Oil prices have been locked in the current price range for months now, with price volatility dropping drastically. It seemed that only inventory reports, OPEC’s compliance rate, and the re-opening of various European countries such as Spain and Italy could trigger price movement. But the current price cannot be justified if we refer to fundamentals alone. It is clear that the draws from inventories that we are seeing aren’t driven by genuine demand. China’s buying spree appears to be slowing down in September after the country has stocked up on cheap crude during the summer months.
The recent optimism in the markets is an example of the phenomenon Andrei Shleifer and Nicola Gennaioli outline in their book, A Crisis of Beliefs, in which good news is over-represented while tail risks are largely ignored. Then, when those tail risks surface, there is a crisis or a crash. We may soon see a similar situation unfolding in oil markets. That there is no sustainable demand recovery in the U.S., Eurozone, or Asia should be a worrying fact for oil market analysts. A Second COVID-19 wave would only make matters worse and the threat of an escalation in the trade war between China and the U.S. is another near-term risk to consider for oil markets.
Rystad Energy estimates that another wave of COVID-19 would once again halt the recovery of oil demand. If countries around the world experience a second round of lockdowns, then about 3.7 mbpd of demand for oil could be lost. The case for jet fuel is even worse, as international travel is not expected to recover to pre-COVID levels any time soon.
The unwinding of OPEC+ production cuts will only add to the market glut , with Rystad forecasting a total surplus of 170 million oil barrels being created between August and November.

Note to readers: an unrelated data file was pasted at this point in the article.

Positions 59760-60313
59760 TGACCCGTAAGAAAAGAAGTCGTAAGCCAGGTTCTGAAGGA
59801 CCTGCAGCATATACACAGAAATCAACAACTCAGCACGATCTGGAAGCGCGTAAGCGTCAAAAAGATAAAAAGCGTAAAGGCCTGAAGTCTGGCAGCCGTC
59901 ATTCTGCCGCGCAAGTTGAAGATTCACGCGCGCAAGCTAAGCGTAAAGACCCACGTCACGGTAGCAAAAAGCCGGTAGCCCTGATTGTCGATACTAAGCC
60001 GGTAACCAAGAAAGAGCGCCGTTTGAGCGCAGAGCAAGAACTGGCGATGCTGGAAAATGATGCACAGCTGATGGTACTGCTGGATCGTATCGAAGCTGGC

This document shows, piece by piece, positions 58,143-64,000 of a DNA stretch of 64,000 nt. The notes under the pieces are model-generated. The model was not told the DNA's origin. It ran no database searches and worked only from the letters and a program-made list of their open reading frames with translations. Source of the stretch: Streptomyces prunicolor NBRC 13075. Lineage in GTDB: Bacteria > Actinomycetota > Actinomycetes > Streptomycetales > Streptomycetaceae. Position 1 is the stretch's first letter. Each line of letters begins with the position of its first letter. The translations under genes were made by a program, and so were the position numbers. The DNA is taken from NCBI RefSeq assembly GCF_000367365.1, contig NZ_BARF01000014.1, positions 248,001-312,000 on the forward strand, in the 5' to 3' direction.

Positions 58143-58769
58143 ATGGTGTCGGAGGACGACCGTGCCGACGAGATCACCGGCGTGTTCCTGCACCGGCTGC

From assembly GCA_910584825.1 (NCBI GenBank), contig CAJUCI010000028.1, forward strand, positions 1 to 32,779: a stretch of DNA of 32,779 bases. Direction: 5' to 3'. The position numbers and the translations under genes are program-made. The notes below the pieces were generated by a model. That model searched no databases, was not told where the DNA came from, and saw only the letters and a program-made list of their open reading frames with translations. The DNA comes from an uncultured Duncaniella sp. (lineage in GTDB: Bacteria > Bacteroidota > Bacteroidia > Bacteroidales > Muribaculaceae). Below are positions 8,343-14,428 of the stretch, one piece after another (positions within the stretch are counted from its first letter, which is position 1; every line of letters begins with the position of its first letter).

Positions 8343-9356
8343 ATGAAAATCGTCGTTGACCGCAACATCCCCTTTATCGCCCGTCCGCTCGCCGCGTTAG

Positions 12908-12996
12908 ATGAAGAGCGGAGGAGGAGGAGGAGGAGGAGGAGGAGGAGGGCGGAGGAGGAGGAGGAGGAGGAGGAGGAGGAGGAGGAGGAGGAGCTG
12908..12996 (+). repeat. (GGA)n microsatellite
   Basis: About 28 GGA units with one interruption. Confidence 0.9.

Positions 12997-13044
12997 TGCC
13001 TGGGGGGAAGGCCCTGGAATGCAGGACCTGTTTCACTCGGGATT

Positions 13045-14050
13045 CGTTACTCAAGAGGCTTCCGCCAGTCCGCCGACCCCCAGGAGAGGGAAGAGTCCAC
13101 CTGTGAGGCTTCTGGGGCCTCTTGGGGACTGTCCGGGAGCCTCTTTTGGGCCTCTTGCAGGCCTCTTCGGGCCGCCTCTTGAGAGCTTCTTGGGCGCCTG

The Monthly Oil Market Report from OPEC states “The demand for oil is estimated to see significant y-o-y developments; however it will remain far below pre-COVID-19 levels”. It goes on to state that the outlook for recovery remains uncertain. All of this is apparent when looking at climbing global unemployment levels, falling consumer spending, and a wave of small and medium businesses going bust. With all of this data, it is important not to confuse improvement or positive sentiment with a return to ‘normal.
The recovery in global trade is also slowing down as the graph above illustrates. Meanwhile, there is a plateauing in the activity of emerging markets.
We recently saw prices fall below $40 for the first time since June as the above demand fears began to weigh on oil markets and the summer driving season disappointed. As these demand factors gain more attention, it should be apparent that the current price range cannot be justified by oil market fundamentals.
Slowing economic activity around the world, restricted mobility, and fears of another trade war are just a few of the key factors that will continue to weigh on oil prices and could cause a significant move to the downside.